Label: Polydor – 835 368-1, Polydor – KCLP 1
Format: Vinyl, LP, Album, Stereo album cover in mint condition, vinyl in excellent / VG+ (visual inspection)
Style: Hard Rock, Heavy Metal
Kingdom Come (Polydor) 1988
A1 Living Out Of Touch 4:16
A2 Pushin’ Hard 4:46
A3 What Love Can Be 5:15 Music By – B. Gowdy*
A4 17 5:30
A5 The Shuffle 3:38 lyrics By – D. Stag*
B1. “”Get It On”” (4:21)
B2 Now “Forever After 5:35 Lyrics By – J. Kottak*
B3 Hideaway 5:36
B4 Loving You 4:46
B5 Shout It Out 3:37
I love this album, I will always use it bring me up! nice music with so much class and respect.
This album caused quite a stir when it came out because of Lenny Wolf uncanny similarity to Robert Plant and the band obvious Zeppelin influence. However I don’t know why, there were plenty of bands copying the Zeppelin style at the time and there are still tons of them to this day. One of the most popular band of the late 80 was Zeppelin worshippers Great White. “”Get It On”” from this disc was the band one and only hit. After this the band popularity dropped quickly due to the label. Despite the Kingdom Clone label, Kingdom Come debut LP is a very good hard rock disc. The hooks, the musicianship, and the production are all there. After all, the band was working with studio guru Rob Rock. There is no denying the Zeppelinism’s that were all over the place. I mean songs like “”Loving You”” could probably have had Jimmy Page suing the band for rights, however there are also similarities to bands like Whitesnake.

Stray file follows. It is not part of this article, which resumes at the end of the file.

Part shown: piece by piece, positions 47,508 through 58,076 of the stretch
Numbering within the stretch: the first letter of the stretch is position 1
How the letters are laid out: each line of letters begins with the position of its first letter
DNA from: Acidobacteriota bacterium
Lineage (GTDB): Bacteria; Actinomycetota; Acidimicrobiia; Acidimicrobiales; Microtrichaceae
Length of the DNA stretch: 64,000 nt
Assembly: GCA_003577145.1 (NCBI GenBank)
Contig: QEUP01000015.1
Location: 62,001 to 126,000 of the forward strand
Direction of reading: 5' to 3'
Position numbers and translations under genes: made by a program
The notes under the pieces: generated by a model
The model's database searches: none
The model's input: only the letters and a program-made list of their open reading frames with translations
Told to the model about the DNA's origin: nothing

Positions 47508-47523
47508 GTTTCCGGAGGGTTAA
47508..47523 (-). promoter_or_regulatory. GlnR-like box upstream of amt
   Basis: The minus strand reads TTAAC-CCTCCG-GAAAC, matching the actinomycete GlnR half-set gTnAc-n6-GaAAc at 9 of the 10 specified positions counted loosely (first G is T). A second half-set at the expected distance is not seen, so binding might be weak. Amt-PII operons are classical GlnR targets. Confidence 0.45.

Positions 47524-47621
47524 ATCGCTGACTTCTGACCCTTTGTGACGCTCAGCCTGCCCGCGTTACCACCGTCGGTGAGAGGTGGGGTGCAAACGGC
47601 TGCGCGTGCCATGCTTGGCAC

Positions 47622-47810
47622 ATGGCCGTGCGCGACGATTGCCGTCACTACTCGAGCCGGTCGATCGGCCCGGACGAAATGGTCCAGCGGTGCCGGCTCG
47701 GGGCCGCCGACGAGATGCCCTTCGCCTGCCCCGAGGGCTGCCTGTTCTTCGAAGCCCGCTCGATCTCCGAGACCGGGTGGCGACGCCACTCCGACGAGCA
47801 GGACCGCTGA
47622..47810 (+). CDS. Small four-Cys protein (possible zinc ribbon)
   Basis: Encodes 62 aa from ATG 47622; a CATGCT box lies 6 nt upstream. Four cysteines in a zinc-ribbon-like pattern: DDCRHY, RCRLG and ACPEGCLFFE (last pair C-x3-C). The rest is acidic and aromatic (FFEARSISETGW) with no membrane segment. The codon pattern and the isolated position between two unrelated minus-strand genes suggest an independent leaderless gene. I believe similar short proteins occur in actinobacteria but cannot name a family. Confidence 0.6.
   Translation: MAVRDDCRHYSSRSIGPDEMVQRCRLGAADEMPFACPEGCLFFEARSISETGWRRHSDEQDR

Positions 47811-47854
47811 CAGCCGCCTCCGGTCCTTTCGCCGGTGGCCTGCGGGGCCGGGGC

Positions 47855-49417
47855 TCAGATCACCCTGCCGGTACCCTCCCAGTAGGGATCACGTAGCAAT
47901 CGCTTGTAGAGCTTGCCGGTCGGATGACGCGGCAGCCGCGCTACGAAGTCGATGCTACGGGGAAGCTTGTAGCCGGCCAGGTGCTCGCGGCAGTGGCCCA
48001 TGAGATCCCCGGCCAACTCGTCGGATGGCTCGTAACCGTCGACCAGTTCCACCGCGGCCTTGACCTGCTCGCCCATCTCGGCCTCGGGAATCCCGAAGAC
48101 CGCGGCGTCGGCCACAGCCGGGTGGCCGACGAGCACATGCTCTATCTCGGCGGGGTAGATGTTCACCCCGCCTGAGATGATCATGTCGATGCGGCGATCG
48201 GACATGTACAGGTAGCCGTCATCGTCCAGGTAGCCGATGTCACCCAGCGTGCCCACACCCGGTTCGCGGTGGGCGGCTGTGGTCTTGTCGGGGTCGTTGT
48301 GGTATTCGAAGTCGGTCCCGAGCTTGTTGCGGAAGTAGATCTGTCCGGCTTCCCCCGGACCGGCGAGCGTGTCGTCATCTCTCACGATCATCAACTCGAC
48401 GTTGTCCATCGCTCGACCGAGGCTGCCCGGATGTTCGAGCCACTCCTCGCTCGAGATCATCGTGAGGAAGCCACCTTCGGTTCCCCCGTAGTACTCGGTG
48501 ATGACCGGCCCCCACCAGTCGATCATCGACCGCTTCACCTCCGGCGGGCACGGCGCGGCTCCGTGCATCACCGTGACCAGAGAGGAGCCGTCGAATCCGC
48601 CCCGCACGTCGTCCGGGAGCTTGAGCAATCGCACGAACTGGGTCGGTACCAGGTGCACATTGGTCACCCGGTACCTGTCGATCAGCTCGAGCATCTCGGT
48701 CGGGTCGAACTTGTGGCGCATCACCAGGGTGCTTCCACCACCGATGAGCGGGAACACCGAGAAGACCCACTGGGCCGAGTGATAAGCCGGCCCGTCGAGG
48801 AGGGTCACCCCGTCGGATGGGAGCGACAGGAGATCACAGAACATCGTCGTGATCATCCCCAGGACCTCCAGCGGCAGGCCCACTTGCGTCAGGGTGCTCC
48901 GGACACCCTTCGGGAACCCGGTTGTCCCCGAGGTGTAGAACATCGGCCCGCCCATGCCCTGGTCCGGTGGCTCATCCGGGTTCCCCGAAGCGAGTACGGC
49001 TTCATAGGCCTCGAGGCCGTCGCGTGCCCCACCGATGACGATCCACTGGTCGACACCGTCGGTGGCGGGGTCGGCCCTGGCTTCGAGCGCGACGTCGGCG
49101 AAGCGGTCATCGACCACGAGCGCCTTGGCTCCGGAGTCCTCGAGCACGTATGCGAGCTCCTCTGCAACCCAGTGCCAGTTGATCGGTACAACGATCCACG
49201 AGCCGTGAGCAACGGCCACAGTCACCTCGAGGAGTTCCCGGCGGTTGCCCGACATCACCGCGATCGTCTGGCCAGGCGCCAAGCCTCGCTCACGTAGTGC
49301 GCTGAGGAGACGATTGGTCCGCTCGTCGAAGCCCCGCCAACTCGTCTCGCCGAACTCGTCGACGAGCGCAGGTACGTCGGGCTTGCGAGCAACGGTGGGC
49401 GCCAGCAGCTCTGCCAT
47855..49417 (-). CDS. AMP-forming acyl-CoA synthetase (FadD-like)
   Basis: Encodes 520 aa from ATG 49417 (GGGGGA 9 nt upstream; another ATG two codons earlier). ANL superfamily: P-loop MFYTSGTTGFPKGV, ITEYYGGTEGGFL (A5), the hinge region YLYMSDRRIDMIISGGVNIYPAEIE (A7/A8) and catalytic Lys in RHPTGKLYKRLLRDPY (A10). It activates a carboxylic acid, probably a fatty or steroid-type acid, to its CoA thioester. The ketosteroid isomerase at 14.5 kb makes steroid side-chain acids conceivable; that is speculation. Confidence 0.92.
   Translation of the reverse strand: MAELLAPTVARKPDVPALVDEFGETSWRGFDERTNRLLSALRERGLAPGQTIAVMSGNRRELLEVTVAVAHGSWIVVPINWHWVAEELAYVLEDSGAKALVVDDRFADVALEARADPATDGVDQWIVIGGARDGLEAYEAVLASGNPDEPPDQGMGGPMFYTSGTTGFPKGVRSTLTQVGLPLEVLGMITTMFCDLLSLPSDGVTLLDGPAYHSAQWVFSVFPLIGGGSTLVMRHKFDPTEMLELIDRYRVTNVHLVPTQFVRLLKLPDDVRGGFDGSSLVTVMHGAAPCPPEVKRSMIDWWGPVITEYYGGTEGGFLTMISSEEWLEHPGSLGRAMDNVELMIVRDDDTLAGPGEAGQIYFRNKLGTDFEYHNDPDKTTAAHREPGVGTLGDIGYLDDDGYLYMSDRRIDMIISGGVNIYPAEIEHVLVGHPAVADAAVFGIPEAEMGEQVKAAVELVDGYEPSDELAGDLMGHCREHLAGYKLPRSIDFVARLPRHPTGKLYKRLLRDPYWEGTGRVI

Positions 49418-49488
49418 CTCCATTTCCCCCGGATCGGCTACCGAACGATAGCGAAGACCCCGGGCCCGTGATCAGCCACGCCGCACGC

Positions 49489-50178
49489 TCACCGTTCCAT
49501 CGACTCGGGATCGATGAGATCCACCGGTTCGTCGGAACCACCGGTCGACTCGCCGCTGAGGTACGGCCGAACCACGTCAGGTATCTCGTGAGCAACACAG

Few new bands have caused as much of a stir with the release of their debut single and few have, simultaneously, generated so much backlash as German hard rockers Kingdom Come did with “”Get It On.”” Mistaken by many fans as a reunion of the surviving members of Led Zeppelin, the quintet was derisively known to some as “”Kingdom Clone.”” Signed to Polydor, lead singer Lenny Wolf put together a band and entered the studio with producer Bob Rock, an engineer and musician who would later find success working with Motley Crue, Bon Jovi, and Metallica. When “”Get It On”” was leaked to several radio stations around the U.S., it generated considerable buzz due to the speculation of the “”mystery”” band. The Zeppelin comparisons were enough to bolster early sales and the record shipped gold as “”Get It On”” became a sizable AOR hit and the band took part in the Monsters of Rock tour with acts like Van Halen and the Scorpions. However, a heavy backlash soon followed and subsequent releases from their self-titled debut failed to make much impact on radio. Kingdom Come entered the studio to record a follow-up with producer Keith Olsen at the helm. The resulting In Your Face, released in 1989, did little to quell the Led Zeppelin comparisons.